Arab Spring, Western Fall
The old vocation of what Rudyard Kipling called the “White Man’s Burden” – the driving idea behind the West’s quest for global hegemony from the days of imperial expansion in the nineteenth century to the current, pathetically inconclusive, Libyan intervention – has clearly run out of steam. Politically and economically exhausted, and attentive to electorates clamoring for a shift of priorities to urgent domestic concerns, Europe and America are no longer very capable of imposing their values and interests through costly military interventions in faraway lands.
US Secretary of Defense Robert Gates was stating the obvious when he recently lambasted NATO’s European members for their lukewarm response to the alliance’s missions, and for their poor military capabilities. (Ten weeks into the fighting in Libya, the Europeans were already running out of munitions.) He warned that if Europe’s attitude to NATO did not change, the Alliance would degenerate into “collective military irrelevance.”
Europe’s reluctance to participate in military endeavors should not come as a revelation. The Old Continent has been immersed since World War II in a “post-historical” discourse that rules out the use of force as a way to resolve conflicts, let alone to bring about regime change. And now it is engaged in a fateful struggle to secure the very existence and viability of the European Union. As a result, Europe is retreating into a narrow regional outlook – and assuming that America will carry the burden of major global issues.
But America itself is reconsidering its priorities. These are trying economic times for the US, largely owing to imperial overstretch financed by Chinese credit. Admiral Mike Mullen, the US Chairman of the Joint Chiefs of Staff, recently defined America’s colossal fiscal deficits as the biggest threat to its national security. Indeed, at a time of painful budget cuts – the US is facing a $52 trillion shortfall on public pensions and health care in the coming decades – the US can no longer be expected to maintain its current level of global military engagement.
But the fiscal crisis is not the whole story. The dire lessons of the wars in Iraq and Afghanistan will shape future debate about America’s international role in the twenty-first century. At an address in February to cadets at the US Military Academy at West Point, Gates said that “any future defense secretary who advises the president to send a big American land army into Asia or into the Middle East or Africa should have his head examined.”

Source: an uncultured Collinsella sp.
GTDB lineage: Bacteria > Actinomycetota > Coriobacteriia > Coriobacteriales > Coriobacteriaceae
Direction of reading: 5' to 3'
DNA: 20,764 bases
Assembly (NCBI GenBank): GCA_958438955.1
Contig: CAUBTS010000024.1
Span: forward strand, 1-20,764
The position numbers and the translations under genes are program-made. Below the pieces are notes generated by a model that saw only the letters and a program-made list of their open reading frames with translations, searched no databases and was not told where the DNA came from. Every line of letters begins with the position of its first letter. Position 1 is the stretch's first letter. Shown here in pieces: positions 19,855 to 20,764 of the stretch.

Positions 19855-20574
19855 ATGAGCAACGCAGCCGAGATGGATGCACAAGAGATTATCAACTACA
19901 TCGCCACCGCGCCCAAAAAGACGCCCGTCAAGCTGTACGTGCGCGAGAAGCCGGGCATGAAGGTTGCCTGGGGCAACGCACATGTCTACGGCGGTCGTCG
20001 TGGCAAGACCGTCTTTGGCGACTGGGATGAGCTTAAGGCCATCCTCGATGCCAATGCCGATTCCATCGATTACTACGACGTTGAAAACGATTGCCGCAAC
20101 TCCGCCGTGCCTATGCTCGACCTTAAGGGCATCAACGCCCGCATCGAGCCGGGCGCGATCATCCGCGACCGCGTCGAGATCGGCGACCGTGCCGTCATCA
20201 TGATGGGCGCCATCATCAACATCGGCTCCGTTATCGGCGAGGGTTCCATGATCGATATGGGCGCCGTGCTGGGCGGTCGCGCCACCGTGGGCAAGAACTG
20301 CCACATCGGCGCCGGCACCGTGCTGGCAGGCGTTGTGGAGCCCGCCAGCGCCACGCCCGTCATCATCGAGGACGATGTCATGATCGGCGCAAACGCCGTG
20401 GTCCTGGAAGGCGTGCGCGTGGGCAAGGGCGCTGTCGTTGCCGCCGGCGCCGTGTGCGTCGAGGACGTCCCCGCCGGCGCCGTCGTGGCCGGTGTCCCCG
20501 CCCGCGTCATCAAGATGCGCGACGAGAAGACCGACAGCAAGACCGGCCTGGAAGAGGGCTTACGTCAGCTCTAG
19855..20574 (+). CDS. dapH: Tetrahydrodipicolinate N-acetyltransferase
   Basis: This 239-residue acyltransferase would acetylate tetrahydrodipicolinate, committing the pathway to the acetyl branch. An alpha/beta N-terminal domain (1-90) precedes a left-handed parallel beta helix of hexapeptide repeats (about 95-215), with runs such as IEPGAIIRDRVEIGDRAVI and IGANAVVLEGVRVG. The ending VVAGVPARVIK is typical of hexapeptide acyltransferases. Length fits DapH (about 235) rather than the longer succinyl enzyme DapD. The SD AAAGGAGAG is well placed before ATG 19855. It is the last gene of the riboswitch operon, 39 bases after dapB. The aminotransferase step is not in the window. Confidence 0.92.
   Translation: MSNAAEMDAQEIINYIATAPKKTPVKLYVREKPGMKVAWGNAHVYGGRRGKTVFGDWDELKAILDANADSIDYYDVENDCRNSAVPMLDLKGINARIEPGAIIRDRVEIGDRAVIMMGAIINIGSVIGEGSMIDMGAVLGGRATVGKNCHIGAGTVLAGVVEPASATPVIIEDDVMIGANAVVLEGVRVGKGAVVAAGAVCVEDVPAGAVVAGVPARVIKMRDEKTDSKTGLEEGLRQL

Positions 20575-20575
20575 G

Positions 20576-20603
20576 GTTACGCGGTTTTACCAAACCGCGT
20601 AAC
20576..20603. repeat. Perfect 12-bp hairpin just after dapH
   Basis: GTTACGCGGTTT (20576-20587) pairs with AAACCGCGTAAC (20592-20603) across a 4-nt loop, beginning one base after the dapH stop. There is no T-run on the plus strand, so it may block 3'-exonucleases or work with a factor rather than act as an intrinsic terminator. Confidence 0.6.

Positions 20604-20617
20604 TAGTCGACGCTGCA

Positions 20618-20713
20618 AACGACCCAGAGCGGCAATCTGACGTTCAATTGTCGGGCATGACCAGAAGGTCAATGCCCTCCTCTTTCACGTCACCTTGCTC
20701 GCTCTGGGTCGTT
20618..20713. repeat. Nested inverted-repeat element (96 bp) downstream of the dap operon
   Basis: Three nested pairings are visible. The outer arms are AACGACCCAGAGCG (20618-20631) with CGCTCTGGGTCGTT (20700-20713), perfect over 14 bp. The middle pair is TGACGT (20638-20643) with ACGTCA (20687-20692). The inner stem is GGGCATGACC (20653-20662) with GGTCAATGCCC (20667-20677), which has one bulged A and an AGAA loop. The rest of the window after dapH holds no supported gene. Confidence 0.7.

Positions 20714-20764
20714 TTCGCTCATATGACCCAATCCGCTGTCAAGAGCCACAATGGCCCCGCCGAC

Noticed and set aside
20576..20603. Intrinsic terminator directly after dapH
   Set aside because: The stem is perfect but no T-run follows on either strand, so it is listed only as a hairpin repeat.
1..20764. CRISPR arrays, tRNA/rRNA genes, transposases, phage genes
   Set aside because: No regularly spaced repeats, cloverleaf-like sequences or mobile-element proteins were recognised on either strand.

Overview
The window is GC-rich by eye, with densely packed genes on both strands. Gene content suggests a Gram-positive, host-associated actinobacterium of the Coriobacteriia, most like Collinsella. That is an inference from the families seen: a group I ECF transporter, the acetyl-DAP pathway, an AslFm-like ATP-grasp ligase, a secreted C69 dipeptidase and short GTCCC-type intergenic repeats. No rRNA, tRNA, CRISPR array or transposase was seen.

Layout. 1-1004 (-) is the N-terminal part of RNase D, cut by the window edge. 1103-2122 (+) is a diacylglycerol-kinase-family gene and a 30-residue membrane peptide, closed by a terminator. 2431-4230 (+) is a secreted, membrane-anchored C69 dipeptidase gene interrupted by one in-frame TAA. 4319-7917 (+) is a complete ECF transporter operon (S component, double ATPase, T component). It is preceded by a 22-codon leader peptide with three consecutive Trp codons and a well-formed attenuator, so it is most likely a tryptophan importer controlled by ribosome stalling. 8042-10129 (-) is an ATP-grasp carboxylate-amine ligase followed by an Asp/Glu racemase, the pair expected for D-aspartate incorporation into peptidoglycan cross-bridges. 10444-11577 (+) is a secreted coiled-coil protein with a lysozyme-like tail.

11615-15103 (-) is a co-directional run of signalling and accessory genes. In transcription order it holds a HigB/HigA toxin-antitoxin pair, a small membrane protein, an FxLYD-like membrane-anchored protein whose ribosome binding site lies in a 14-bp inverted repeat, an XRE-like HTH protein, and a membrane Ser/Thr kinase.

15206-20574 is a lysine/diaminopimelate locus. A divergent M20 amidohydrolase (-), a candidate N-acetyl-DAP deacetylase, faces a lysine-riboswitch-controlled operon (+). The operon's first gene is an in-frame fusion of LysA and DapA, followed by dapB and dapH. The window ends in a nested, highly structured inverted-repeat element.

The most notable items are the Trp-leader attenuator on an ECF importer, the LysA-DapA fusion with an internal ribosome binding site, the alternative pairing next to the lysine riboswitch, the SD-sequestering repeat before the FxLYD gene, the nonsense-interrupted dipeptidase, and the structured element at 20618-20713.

Gates’s recent statements are by no means those of a lonely isolationist in an otherwise interventionist America. He expressed a widely perceived imperative for strategic reassessment.
In 1947, in a landmark article, “The Sources of Soviet Conduct,” which he signed as “X,” George Kennan defined America’s foreign-policy strategy for the Cold War as one of containment and deterrence. It is difficult to imagine a more marked departure from Kennan’s concepts than a report recently released by the Pentagon – A National Strategic Narrative – authored by two active-duty military officers who signed as “Y.”
The report can be dismissed as just the musings of two senior members of the Joint Chiefs of Staff writing in their “personal capacity.” But its real power stems from the degree to which it reflects America’s mood in an era of declining global influence and diminishing expectations regarding the relevance of military power to sustaining US global hegemony.
Just as Kennan’s “X” article was fully reflective of the mood in America at the time, so the Narrative expresses the current American Zeitgeist. Thus, the idea that “Y” might turn out to be a latter-day “X” – defining the nature of America’s international role in the twenty-first century – may not be far-fetched.
Conspicuously, there is much in the Narrative that coincides with Europe’s emphasis on soft power. The authors call for a shift from outdated Cold War strategies of “power and control” to one of civic engagement and sustainable prosperity. Security, they maintain, means more than defense. It means engagement whereby America should not seek “to bully, intimidate, cajole, or persuade others to accept our unique values or to share our national objectives.”
America, “Y” argues, must first put its own house in order if it is to recover credible global influence as a beacon of prosperity and justice. This would require improving America’s diplomatic capabilities, as well as regaining international competitiveness through greater investment in education and infrastructure at home.
The message emanating now from the US is not one of non-interventionism, but a strategy of restraint that assumes that there are limits to American power and seeks to minimize the risk of entanglement in foreign conflicts. As Gates put it in his West Point address, the US Army would no longer be “a Victorian nation-building constabulary designed to chase guerrillas, build schools, or sip tea.”
The bad news is that Europe’s feebleness and America’s fatigue might also signal the limits of noble ideas such as the obligation to interfere in order to protect populations being brutalized by their own rulers. America’s reluctance to be drawn into the Libyan quagmire, and the West’s failure to intervene in order to stop the Syrian army from massacring civilians, now looks like a sad, and fairly accurate, guide to the future.
Shlomo Ben Ami, a former Israeli foreign minister who now serves as the vice-president of the Toledo International Centre for Peace, is the author of Scars of War, Wounds of Peace the Israeli-Arab Tragedy.